Chemical elements
    Physical Properties
    Chemical Properties
      Palladous Fluoride
      Palladous Chloride
      Dichlor-palladous Acid
      Palladium Trichloride
      Palladous Bromide
      Palladous Iodide
      Palladous Oxide
      Hydrated Palladium Sesquioxide
      Hydrated Palladium Dioxide
      Palladium Subsulphide
      Palladium Monosulphide
      Potassium Thio-palladite
      Palladium Disulphide
      Sodium Thio-palladate
      Palladous Sulphate
      Palladous Selenide
      Palladous Selenate
      Palladous Nitrate
      Palladium Cyanide
      Potassium Palladocyanide
      Palladium Monosilicide
    Catalytic Activity
    PDB 1ks4-3np2

Brom-palladates, M2PdBr6

Although palladium tetrabromide is not known, compounds of the type M2PdBr6, termed brom-palladates, have been prepared. Of these the most important is:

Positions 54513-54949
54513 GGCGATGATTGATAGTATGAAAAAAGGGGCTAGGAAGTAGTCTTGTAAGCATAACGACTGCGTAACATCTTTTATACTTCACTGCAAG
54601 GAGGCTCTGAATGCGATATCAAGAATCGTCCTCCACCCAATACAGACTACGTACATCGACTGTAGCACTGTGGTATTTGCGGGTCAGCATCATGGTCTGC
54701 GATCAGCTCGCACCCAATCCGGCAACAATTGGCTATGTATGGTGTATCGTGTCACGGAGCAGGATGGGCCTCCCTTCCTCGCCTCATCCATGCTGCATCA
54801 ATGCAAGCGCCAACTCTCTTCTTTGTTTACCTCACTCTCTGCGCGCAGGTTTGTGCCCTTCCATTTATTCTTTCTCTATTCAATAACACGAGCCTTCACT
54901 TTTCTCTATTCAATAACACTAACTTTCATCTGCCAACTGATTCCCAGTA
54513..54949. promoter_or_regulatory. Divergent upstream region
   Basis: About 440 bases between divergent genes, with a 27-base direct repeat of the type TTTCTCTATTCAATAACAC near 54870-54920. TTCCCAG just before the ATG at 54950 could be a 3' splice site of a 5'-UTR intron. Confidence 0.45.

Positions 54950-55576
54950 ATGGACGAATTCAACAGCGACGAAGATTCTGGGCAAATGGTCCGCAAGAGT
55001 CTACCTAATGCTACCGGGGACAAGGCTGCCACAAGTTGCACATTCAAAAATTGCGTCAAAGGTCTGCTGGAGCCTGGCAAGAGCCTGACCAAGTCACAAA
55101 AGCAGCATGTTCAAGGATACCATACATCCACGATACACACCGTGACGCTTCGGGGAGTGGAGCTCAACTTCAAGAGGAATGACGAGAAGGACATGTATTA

Potassium Brom-palladate K2PdBr6

Potassium Brom-palladate K2PdBr6, which is precipitated from a solution of potassium brom-palladite on passing through it a current of bromine vapour. It also results on oxidising a solution of the brom- palladite with potassium persulphate in the presence of hydrobromic acid. It crystallises in beautiful black octahedra, which dissolve sparingly in water, yielding a reddish brown solution.

Boiling water and hot concentrated sulphuric acid each decompose the salt, bromine being evolved. Ammonia is immediately decomposed by it, with evolution of nitrogen.

Ammonium Brom-palladate, (NH4)2PdBr6

Ammonium Brom-palladate, (NH4)2PdBr6, is obtained in a similar manner to the preceding salt, ice-cold solutions being employed. The salt crystallises in black, regular octahedra, which are stable in air and sparingly soluble in cold water, yielding a reddish brown solution. Upon heating in a dry tube, bromine vapour is at first evolved, ammonium bromide next sublimes, and a residue of palladium sponge remains behind. Towards hot water, sulphuric acid, and ammonia the salt behaves in an analogous manner to the preceding salt.
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